Very Large Hadron Collider

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Hadron colliders
Intersecting Storage RingsCERN, 1971–1984
Proton-Antiproton Collider (SPS)CERN, 1981–1991
ISABELLEBNL, cancelled in 1983
TevatronFermilab, 1987–2011
Superconducting Super ColliderCancelled in 1993
Relativistic Heavy Ion ColliderBNL, 2000–present
Large Hadron ColliderCERN, 2009–present
Future Circular ColliderProposed

The Very Large Hadron Collider (VLHC) is a hypothetical future hadron collider with performance significantly beyond the Large Hadron Collider.[1][2]

There is no detailed plan or schedule for the VLHC; the name is used only to discuss the technological feasibility of such a collider and ways that it might be designed. The Future Circular Collider concept would qualify as such a collider.

Given that such a performance increase necessitates a correspondingly large increase in size, cost, and power requirements, a significant amount of international collaboration over a period of decades would be required to construct such a collider.[1]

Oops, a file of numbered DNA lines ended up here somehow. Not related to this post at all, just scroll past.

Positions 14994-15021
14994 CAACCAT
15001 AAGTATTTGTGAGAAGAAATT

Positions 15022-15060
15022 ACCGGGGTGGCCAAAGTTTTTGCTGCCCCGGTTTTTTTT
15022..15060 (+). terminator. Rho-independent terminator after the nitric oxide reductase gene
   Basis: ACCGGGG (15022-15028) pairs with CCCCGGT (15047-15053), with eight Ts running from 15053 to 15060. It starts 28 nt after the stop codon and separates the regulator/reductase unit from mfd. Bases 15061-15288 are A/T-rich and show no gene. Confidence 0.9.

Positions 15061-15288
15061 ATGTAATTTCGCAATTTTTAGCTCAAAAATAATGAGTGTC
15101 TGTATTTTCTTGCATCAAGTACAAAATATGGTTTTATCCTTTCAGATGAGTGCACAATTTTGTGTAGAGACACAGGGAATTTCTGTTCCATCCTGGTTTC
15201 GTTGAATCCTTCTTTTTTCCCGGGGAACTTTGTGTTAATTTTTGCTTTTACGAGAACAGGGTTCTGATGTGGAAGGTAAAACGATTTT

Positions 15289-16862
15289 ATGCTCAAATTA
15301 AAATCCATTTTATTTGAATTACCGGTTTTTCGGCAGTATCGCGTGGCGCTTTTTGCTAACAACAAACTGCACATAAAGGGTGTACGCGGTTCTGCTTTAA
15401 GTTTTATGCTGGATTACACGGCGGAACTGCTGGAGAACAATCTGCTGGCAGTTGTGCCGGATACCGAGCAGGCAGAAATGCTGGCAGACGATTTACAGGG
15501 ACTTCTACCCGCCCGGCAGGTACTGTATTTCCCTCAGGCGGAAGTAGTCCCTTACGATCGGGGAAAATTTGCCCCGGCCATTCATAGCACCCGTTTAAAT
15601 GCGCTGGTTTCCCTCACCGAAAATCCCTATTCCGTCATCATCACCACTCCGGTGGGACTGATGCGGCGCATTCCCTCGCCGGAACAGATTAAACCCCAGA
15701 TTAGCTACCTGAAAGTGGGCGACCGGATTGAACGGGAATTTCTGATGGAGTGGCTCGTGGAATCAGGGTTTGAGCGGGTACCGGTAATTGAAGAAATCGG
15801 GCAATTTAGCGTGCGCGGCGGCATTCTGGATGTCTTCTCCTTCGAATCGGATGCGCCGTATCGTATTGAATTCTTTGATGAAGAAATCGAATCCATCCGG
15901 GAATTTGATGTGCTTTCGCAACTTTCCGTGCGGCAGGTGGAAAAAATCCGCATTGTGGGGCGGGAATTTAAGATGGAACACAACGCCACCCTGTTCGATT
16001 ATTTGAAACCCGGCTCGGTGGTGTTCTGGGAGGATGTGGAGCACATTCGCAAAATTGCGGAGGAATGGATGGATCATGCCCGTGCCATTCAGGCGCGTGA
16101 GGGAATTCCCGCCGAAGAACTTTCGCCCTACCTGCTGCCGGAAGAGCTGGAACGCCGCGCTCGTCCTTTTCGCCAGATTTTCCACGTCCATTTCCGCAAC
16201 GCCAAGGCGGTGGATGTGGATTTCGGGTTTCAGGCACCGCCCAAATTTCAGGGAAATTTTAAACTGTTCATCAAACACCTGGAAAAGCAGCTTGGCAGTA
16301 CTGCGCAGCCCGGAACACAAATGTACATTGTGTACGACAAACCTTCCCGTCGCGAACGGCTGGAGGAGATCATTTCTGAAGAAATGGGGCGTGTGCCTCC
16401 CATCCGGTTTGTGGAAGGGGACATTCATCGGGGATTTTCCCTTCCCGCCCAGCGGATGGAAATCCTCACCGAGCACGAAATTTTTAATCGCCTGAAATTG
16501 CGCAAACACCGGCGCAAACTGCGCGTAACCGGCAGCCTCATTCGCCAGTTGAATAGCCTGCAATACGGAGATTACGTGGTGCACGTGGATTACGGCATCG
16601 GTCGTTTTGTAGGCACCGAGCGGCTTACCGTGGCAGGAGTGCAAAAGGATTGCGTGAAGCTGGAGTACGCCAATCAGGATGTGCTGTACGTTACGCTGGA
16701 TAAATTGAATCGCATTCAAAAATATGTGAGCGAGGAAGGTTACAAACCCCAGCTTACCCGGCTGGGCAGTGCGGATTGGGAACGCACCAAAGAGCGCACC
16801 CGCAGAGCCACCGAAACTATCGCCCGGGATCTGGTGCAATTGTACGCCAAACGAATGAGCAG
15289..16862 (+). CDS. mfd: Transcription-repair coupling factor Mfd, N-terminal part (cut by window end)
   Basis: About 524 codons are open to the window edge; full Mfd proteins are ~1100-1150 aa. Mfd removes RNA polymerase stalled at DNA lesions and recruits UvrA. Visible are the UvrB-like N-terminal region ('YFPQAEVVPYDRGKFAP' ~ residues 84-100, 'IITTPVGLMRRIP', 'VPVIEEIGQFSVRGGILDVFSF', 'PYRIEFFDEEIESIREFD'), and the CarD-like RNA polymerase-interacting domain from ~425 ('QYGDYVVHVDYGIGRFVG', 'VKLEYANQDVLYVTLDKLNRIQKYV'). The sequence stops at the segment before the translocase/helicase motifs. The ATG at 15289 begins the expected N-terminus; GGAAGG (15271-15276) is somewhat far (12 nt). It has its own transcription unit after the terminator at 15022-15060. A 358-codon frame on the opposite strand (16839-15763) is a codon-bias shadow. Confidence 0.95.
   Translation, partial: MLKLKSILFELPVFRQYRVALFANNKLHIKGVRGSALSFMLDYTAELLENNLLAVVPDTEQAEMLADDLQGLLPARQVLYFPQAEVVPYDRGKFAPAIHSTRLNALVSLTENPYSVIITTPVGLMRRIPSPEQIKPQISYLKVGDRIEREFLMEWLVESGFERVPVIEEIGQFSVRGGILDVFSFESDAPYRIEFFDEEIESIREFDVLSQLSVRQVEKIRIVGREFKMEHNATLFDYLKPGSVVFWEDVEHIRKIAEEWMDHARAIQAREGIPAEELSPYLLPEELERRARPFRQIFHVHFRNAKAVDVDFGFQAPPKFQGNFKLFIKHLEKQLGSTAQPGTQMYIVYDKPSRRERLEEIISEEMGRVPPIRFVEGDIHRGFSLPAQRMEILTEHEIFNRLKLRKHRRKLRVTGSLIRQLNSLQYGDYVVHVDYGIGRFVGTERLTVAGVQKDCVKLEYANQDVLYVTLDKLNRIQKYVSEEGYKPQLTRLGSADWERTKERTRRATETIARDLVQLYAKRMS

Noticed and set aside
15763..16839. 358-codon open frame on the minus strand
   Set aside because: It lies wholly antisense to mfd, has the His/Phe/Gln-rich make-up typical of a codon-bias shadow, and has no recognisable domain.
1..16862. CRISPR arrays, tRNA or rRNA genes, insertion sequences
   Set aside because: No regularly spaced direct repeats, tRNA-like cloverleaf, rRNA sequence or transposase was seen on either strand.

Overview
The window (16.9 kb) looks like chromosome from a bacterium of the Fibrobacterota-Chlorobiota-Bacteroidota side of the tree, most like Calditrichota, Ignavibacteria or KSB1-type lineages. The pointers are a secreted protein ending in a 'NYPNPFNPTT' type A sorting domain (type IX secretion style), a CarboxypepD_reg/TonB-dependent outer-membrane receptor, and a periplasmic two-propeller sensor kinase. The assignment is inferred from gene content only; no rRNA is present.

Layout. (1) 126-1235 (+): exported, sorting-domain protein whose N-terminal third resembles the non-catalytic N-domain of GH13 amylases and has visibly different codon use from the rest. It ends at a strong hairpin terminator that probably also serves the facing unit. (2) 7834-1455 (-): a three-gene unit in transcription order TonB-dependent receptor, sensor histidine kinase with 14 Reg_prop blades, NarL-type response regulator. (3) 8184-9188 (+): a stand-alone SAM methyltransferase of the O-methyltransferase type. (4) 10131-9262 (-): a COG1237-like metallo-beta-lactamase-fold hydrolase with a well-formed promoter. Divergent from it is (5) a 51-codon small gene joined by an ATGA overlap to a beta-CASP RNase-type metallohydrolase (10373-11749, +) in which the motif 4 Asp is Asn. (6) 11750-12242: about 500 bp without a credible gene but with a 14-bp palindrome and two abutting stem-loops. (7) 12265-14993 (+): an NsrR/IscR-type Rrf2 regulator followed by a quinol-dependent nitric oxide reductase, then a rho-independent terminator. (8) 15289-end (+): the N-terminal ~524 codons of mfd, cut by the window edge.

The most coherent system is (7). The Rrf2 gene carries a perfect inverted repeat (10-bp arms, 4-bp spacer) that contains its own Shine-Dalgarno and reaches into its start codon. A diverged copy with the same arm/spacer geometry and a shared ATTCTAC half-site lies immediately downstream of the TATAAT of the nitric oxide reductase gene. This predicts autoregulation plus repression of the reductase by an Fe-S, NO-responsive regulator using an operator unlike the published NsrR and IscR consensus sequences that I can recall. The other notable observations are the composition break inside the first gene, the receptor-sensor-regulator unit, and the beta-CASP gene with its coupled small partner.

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References[edit]

  1. ^ a b Glanz, James (10 July 2001). "Physicists Unite, Sort of, on Next Collider". The New York Times. Retrieved 27 June 2009.
  2. ^ Reich, Eugenie Samuel (12 November 2013), "Physicists plan to build a bigger LHC", Nature News, 503 (7475): 177, Bibcode:2013Natur.503..177S, doi:10.1038/503177a, PMID 24226866, The giant machine would dwarf all of its predecessors. It would collide protons at energies around 100 teraelectronvolts (TeV), compared with the planned 14 TeV of the LHC at CERN, Europe’s particle-physics lab near Geneva in Switzerland. And it would require a tunnel 80–100 kilometres around, compared with the LHC’s 27-km circumference. For the past decade or so, there has been little research money available worldwide to develop the concept. But this summer, at the Snowmass meeting in Minneapolis, Minnesota — where hundreds of particle physicists assembled to dream up machines for their field’s long-term future — the VLHC concept stood out as a favourite.

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